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Monsoon misery

THE SCHOOLS have broken up and the silly season is well and truly upon us. This seems to have coincided with the monsoon season, with photos of people on social media looking wet and miserable at campsites up and down the country.

Mile-long queues on the M5 and five-hour waits to get into the Euro Tunnel are plaguing the great British getaway. But get away, they must. One Sunday red-top priced up a day out for a family of four at Thorpe Park at an eye-watering £604 (for entry plus all the extras). Really? According to the newspaper you could go to Brittany for four nights for just £565 (which includes flights and accommodation). It’s no wonder everyone is heading out of the UK.

Six weeks is a very long time to keep a child amused without spending an absolute fortune. One joker posted on Facebook the reality of a child’s school holiday amusement when so many mums and dads go to work and leave them at home with grandma. “It is likely that the little darlings face spending the school holidays watching Flog It! in a darkened room with an 85 year old”. For many a bored kid that is exactly what this rain-drenched summer could have in store.

Staying with extortion, did anyone spot the story about the rickshaw cyclist who charged £206 for a one-mile journey up London’s Oxford Street? The driver, Juris Dzjabovic, insisted the price he charged was fair because he was pedalling uphill.

The Russian claimed he arrived in the UK seven days ago on a tourist visa. A police officer told the driver he was exploiting tourists and ripping them off, but he was powerless to act.

Moscow-born Mr Dzjabovic boasted: “I don’t come cheap. I work my legs hard. I charged £206 because there were four people and I was going uphill. I didn’t even charge them the full amount. It should have been £412.” The ten-minute journey would have cost £7 in a black cab.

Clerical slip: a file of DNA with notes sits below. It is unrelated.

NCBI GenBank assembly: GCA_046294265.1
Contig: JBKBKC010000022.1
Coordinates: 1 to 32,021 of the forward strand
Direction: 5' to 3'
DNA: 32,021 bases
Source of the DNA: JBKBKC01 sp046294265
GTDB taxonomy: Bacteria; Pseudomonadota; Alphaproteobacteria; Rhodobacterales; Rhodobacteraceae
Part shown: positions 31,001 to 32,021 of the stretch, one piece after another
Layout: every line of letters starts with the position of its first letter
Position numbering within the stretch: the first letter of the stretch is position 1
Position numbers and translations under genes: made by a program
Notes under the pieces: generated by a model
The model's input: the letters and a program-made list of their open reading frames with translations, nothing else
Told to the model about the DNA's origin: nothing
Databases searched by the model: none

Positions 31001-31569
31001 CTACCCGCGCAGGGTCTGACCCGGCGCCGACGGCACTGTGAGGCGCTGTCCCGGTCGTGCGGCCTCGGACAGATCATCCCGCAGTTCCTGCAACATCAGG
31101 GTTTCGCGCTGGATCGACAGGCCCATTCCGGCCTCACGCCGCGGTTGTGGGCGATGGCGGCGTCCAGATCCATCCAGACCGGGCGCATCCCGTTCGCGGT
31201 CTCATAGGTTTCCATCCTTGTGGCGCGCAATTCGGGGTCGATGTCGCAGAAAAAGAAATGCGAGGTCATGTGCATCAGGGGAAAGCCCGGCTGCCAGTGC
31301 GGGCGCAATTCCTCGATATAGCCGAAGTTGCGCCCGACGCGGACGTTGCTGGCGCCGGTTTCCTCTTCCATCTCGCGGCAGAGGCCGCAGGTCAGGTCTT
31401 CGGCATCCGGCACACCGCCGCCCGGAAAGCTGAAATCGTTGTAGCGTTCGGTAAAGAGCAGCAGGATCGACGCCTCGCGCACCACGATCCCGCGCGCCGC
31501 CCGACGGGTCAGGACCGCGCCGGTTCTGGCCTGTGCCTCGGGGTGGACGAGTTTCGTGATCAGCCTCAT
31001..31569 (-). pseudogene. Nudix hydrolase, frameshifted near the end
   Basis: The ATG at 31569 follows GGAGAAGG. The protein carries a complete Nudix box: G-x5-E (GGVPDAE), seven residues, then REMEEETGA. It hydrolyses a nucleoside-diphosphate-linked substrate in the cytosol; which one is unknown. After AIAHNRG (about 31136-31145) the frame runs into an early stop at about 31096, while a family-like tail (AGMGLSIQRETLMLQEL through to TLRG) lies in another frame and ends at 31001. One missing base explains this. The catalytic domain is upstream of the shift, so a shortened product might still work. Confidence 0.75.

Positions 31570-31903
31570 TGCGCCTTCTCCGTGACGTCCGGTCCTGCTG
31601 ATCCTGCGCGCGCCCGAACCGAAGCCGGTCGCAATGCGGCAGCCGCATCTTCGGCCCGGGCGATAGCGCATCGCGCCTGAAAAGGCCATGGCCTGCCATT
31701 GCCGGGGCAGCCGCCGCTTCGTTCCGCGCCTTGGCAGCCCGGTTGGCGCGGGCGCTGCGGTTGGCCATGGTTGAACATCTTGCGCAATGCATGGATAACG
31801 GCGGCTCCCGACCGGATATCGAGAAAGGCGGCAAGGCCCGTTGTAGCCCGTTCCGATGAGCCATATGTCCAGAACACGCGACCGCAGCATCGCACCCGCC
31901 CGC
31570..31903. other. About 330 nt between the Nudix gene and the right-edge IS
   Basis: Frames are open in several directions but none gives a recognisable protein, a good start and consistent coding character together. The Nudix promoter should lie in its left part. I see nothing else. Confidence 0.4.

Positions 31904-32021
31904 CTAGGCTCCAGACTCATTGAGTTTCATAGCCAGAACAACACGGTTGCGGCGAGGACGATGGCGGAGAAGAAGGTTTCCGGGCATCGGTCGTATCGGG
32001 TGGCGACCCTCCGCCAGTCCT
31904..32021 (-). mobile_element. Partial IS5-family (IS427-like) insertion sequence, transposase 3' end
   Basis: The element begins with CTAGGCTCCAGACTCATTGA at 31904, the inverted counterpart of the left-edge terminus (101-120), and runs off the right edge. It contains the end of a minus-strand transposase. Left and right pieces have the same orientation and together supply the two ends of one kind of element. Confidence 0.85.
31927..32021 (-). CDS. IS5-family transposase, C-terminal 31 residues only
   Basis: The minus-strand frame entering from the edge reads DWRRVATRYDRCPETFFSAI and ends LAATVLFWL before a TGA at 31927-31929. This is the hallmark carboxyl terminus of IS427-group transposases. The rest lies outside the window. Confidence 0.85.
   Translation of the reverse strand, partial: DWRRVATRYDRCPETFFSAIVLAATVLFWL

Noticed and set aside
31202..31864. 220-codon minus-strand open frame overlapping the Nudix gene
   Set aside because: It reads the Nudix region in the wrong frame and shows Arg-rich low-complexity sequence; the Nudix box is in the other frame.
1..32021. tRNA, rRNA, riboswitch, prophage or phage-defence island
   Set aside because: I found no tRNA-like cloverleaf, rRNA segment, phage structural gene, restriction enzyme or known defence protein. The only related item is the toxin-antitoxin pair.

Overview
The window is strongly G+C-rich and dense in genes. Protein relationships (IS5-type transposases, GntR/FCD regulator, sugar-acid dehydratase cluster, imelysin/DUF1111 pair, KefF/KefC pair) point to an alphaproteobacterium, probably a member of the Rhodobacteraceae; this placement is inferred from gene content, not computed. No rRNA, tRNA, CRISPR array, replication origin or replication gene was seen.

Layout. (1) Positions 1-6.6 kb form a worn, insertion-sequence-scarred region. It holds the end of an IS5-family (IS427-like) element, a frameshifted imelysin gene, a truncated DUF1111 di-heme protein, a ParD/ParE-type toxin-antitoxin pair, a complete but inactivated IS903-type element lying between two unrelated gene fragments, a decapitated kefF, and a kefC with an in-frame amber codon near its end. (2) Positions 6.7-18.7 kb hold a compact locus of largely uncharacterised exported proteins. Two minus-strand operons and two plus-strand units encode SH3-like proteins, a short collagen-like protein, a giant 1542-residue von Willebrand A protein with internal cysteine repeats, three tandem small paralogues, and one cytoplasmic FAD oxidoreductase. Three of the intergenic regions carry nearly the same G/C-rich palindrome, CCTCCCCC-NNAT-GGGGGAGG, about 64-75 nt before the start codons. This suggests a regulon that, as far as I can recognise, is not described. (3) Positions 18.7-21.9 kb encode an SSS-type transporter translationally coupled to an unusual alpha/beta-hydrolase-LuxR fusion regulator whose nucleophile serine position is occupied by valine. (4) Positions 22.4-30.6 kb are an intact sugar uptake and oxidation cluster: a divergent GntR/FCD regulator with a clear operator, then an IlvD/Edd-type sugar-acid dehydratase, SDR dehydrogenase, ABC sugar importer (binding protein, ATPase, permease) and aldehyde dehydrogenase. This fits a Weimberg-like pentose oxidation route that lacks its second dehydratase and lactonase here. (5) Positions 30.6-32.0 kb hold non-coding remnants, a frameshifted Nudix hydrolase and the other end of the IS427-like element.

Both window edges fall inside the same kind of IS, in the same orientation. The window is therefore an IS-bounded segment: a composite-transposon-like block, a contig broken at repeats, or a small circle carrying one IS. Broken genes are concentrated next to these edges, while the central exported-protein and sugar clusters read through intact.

So, lets get this straight. Mr Dzjabovic arrived in the UK one week ago on a tourist visa and he immediately started work as a rickshaw driver for Glow Taxis. How does that work then? Glow Taxis claim Mr Dzjabovic works for them semi-independently by hiring a rickshaw from them and sternly denies sanctioning what amounts to £10-a-minute fares.

Tourist visas – or Standard Visitor visas – are valid for up to six months. Visitors are not supposed to work, but may apply for a ‘permitted paid engagement’ extension if the work relates to their ‘main area of expertise’. A spokesman for London mayor Boris Johnson said: “The mayor has serious concerns about  the pedicab trade”. Boris, you need to get your finger out and get this situation sorted pronto or we won’t have any tourists left.

THE Dorset constabulary must have been exceptionally bored this week. When they received a call at midnight from a care home worker, who thought she saw someone brandishing a weapon in a nearby garden, they scrambled the lot. Up went the helicopter, in went armed officers, plus the dog unit – only to apprehend a gardener with a rake. Stephen Hogan was working late in his back garden with his friend Wayne Dodd in Christchurch with the aid of an external light.

Officers attended Mr Hogan’s bungalow after their colleagues in the National Police Air Service helicopter circling above saw some activity in his back garden. Mr Hogan said five police cars attended the incident, which included an armed response vehicle and a dog unit, as well as the helicopter, which costs several thousand pounds to scramble.

Come home to find your home ransacked and you’ll be lucky it anyone bothers to come out to take fingerprints. Beg, and they will reluctantly give you a crime number.

 

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Kevan Blackadder

Written by Kevan Blackadder

Kevan Blackadder is a media consultant who runs Blackadder Media Limited. Kevan was previously editor of the Gloucestershire Echo and assistant editor of the Bristol Post. A Cumbrian who moved to the South West “for a couple of years” in the 1980s, he can’t quite believe he’s been there ever since.

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